By Jesse Wood
The first phase of improvement projects at Grandfather Mountain State Park, which included the new parking lot for the Profile Trail, won’t be finished in time for Thanksgiving weekend as initially planned.
“I don’t see it happening before January. They are making progress but have a lot of work still to go,” Grandfather Mountain State Park Supt. Sue McBean said.
The current parking lot for the Profile Trail is located off of N.C. 105 near The Pedalin’ Pig. This area will be closed to the public for park maintenance once the improvement projects are finished near the Lowes Food in Tynecastle.
This phase of improvement projects at the state park include a new 100-vehicle parking lot, restroom facility and new trailhead for the Profile Trail. While the giant parking lot has been paved, much work is left to do before the facilities open up to the public, including finishing the interior of the restroom facility, completing the trailhead and finishing the access at N.C. 105, which includes creating a turn lane on N.C. 105.
The contractor is Pilot Mountain-based Garanco, and $1.4 million in funding for the first phase is derived from the state’s Parks and Recreation Trust Fund.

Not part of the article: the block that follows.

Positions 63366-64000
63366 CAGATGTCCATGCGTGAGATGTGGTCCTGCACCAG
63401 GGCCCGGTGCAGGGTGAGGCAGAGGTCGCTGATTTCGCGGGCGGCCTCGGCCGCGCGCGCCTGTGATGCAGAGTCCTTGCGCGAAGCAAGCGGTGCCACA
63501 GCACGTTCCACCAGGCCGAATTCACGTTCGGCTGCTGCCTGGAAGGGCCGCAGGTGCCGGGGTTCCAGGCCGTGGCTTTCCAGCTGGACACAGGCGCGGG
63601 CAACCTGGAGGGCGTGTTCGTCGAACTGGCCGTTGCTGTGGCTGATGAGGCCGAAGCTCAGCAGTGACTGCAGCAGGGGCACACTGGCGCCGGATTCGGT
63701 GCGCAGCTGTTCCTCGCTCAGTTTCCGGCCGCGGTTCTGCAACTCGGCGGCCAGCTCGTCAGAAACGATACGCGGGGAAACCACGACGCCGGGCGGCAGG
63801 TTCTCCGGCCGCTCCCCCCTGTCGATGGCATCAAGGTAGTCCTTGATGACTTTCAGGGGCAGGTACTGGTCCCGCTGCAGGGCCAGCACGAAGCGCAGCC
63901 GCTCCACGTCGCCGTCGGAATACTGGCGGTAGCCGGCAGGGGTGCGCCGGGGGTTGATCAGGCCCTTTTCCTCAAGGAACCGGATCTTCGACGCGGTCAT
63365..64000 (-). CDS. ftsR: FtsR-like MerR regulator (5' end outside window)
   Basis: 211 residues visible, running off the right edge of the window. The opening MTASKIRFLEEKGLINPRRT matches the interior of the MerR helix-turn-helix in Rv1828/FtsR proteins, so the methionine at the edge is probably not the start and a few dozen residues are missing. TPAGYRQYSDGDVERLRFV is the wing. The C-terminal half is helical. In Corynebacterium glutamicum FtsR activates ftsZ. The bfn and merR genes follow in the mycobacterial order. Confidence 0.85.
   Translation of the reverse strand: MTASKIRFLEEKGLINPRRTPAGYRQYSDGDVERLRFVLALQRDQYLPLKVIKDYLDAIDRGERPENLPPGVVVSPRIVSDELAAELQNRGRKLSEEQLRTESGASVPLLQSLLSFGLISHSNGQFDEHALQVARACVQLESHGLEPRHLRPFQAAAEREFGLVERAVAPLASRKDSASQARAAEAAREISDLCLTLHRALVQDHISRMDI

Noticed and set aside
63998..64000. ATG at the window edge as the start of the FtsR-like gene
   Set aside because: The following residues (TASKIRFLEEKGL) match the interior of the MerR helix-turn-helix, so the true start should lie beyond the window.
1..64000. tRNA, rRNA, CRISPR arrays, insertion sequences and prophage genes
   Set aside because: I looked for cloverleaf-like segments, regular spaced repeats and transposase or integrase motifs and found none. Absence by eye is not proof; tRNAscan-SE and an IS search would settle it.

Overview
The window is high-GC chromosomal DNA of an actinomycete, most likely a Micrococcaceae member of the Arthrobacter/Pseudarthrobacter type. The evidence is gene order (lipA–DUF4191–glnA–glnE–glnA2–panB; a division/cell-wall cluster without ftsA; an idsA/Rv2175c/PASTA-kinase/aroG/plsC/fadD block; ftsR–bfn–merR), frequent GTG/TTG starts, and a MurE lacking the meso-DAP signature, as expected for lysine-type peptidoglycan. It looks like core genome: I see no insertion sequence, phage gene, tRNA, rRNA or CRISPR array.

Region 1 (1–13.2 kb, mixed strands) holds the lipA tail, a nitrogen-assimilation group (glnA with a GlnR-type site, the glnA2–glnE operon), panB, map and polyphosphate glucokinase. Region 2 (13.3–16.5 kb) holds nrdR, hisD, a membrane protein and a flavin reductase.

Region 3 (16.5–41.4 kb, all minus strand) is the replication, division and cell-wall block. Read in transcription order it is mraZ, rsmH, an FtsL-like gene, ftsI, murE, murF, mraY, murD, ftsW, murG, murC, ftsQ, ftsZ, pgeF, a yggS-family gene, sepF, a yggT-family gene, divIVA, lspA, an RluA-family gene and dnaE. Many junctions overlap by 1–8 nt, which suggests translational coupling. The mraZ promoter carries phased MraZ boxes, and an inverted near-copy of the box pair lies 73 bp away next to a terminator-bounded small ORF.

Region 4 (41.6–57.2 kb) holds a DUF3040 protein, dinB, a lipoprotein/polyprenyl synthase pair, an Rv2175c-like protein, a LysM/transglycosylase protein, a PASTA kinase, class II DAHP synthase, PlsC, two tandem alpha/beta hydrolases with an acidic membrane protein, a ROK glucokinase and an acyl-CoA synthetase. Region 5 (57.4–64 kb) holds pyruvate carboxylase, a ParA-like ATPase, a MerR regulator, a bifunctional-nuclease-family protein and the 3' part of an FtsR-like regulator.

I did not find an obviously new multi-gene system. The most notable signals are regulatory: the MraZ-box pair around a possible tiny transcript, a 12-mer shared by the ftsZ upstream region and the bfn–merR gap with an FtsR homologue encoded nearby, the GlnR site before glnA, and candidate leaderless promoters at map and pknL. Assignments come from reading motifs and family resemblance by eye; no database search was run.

The second phase of improvement projects, which include an on-site office, visitor contact station, a possible maintenance facility and loop extension of the trail, won’t begin until at least 2018. The second phase currently has a budget of $1.4 million and is being funded through the $2 billion Connect NC Public Improvement Bond that voters approved in May.
Earlier this year, McBean highlighted the need for the new parking area as she recounted the story of about 40 vehicles overflowing onto the shoulders of N.C. 105 during Memorial Day weekend. The current parking area holds about 27 vehicles.
As popular as the Profile Trail and Grandfather Mountain State Park is for backcountry hikers and outdoor enthusiasts, McBean just hopes that the extra 75 or so spaces will be enough, especially during peak tourist times like leaf season.
“When we first started planning this [improvement project], 100 spaces seemed like so many, but visitation has increased every year and there are more hikers for that trail,” McBean said. “While it’s a big difference, we hope it will be enough.”